In this month’s Ask Your Friendly Neighborhood Lesbrarian I am featuring eight new queer Indigenous books! When I say new, I mean all of these books have been published in the last year. They include poetry, contemporary YA, science fiction, short stories, essay collections, graphic novels, and more! I am so excited about the amazing queer work being done by queer Indigenous writers that has been made more widely available recently. More please, publishing industry!
Buffalo Is the New Buffalo by Chelsea Vowel
In this collection of Métis futurism, science fiction stories tackle themes of ancestral traditions, colonization and its impacts on Indigenous peoples, Indigenous resistance, and more. Looking back in order to imagine a future, the work references a common contemporary saying among Indigenous people: “education is the new buffalo.” In other words, education is the backbone of survival as buffalo historically was for Plains nations. But what, Vowel asks, if Indigenous people ensured that ancestral ways — like dependance on the buffalo — continue into the future instead of relegating them to the past? Vowel investigates this question in the book’s eight stories. In one, a Two-Spirit rougarou shapeshifts in the 19th century and becomes involved in an organization that successfully changes the future and stops Canadian colonial expansion. In others, foxes transform into humans and entangle themselves in human romance and a Métis man is gored by a radioactive bison and gains superpowers.
A Snake Falls to Earth by Darcie Little Badger
The second novel by queer/ace Lipan Apache YA author Darcie Little Badger, A Snake Falls to Earth is about an Apache girl, Nina, who lives in the mundane world but believes in the old stories. She’s in the middle of a project translating a story she recorded her great-grandmother telling. Now that her great-grandmother has passed away, she wants to investigate her claim that there is magic on her land. Nina’s world and the world of spirits and monsters are suddenly brought together by a disaster on earth. Oli, a cottonmouth shapeshifting snake from the land of spirits: meet Nina. Oli, like all of his kind, has been cast from his home. But he’s making it work living at the edge of a bottomless lake. Their stories are told in vignettes set in both worlds, in a languid, luxurious pace. Themes you can dig into in this powerful novel include: friendship, family, human-animal relationships, and identity building. Nina is asexual, by the way!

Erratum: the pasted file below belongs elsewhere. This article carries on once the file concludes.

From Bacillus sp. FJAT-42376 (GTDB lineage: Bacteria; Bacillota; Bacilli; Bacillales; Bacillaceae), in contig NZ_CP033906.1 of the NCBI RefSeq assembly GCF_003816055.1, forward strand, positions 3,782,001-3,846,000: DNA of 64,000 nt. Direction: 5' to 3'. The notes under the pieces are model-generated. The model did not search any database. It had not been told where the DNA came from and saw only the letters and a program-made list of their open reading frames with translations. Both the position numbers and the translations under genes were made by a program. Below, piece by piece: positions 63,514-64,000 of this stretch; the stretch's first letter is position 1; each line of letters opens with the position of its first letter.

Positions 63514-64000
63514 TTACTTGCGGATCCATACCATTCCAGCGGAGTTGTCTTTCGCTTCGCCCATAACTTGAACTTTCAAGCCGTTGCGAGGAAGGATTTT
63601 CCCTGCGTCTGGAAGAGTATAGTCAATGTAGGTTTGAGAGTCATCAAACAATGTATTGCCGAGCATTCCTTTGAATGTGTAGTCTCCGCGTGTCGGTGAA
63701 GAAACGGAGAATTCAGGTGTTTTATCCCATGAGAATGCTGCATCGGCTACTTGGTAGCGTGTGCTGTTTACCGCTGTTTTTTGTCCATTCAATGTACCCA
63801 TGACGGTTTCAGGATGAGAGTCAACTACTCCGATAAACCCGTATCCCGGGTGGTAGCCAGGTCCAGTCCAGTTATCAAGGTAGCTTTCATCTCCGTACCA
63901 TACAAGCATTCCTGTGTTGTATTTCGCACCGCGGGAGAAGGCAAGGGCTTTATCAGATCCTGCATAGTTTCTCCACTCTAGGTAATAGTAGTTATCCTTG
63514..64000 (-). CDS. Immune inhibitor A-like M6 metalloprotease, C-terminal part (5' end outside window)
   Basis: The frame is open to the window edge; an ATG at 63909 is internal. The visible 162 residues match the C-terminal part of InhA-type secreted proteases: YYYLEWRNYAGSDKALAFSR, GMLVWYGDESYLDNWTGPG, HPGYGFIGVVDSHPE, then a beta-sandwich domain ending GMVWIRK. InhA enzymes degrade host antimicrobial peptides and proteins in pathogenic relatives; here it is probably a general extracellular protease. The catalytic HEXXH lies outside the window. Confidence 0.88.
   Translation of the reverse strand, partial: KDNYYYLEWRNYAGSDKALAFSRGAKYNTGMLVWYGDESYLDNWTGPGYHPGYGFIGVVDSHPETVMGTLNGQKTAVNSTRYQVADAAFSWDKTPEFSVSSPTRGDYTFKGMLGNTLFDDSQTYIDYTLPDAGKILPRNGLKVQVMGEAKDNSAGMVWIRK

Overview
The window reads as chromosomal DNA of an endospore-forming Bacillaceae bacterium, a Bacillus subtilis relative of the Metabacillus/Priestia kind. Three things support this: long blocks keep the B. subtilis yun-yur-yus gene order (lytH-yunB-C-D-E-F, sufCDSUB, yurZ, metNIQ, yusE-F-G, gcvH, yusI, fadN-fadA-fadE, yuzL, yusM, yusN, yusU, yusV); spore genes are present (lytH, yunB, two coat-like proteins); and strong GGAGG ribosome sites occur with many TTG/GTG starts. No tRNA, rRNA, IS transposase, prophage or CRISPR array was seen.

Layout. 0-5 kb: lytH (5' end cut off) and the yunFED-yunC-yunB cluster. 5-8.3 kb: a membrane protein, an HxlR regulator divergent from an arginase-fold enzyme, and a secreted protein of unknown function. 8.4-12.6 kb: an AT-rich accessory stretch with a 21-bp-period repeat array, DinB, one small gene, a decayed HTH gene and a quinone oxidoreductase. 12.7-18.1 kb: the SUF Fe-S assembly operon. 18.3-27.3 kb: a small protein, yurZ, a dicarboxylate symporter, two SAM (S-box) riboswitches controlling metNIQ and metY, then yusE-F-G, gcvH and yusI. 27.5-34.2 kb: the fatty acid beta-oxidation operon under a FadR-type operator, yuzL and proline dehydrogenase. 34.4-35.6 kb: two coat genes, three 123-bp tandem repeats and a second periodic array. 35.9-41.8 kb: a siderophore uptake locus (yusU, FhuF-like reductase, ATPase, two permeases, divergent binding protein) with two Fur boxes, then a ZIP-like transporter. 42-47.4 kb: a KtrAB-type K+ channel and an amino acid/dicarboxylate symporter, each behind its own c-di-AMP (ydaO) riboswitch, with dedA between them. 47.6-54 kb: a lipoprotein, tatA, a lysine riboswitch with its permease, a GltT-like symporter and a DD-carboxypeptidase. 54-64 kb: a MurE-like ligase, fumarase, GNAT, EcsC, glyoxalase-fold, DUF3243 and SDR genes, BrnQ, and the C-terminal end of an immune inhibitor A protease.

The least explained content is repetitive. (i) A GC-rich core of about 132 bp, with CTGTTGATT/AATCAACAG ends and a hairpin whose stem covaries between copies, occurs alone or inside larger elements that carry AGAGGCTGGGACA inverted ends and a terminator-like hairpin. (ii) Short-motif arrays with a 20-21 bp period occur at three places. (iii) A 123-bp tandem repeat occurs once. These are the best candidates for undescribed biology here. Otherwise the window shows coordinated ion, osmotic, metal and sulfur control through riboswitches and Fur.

A Minor Chorus by Billy-Ray Belcourt
The first novel by poet and academic Billy-Ray Belcourt (Driftpile Cree Nation), A Minor Chorus is about a queer Indigenous PhD student caught between his childhood growing up on the reservation and the new world of urban academia in which he’s enmeshed. He has paused his dissertation and turned to novel writing. Unnamed throughout the book, he recounts various encounters and memories. He thinks of his cousin Jack, who is trapped in a cycle of drug use and police violence. It’s only through the work of chance that the protagonist has avoided being caught in this cycle himself. He looks at Jack’s life and sees it running parallel to his own. In the meantime, he meets with a man named Michael from his hometown, who is closeted. Michael’s loneliness as a queer Indigenous man emphasizes the marginalized position he occupies. And even for scholars lucky enough to make it to grad school like the narrator and a colleague, River, there are enormous pressures they face specifically because they’re marginalized within the academy as a microcosm of the wider world.
Rabbit Chase by Elizabeth LaPensée and KC Oster
This middle grade graphic novel is a queer Anishinaabe retelling of Alice in Wonderland! The main character is Aimée, a nonbinary Anishinaabe middle schooler. One day, on a field trip, they accidentally wander off into the woods and find themselves falling into an alternate dimension where characters and figures from traditional Anishinaabe stories — as well as things like robots! — live. How is Aimée going to get back home? They team up with a trickster tasked with hunting down dark water spirits, with help from Paayehnsag, spirits known for protecting the land. As Aimée journeys through this new world, they meet new foes but also new friends. If they make it back to the mundane world, maybe they will have something to contribute to the cause of protecting land from development, which was the original reason behind the field trip. Featuring expressive, realist artwork by Ojibwe-Anishinaabe artist KC Oster and authentically tween words by Anishinaabe, Métis, and Irish writer Elizabeth LaPensée.
Ask the Brindled by No’u Revilla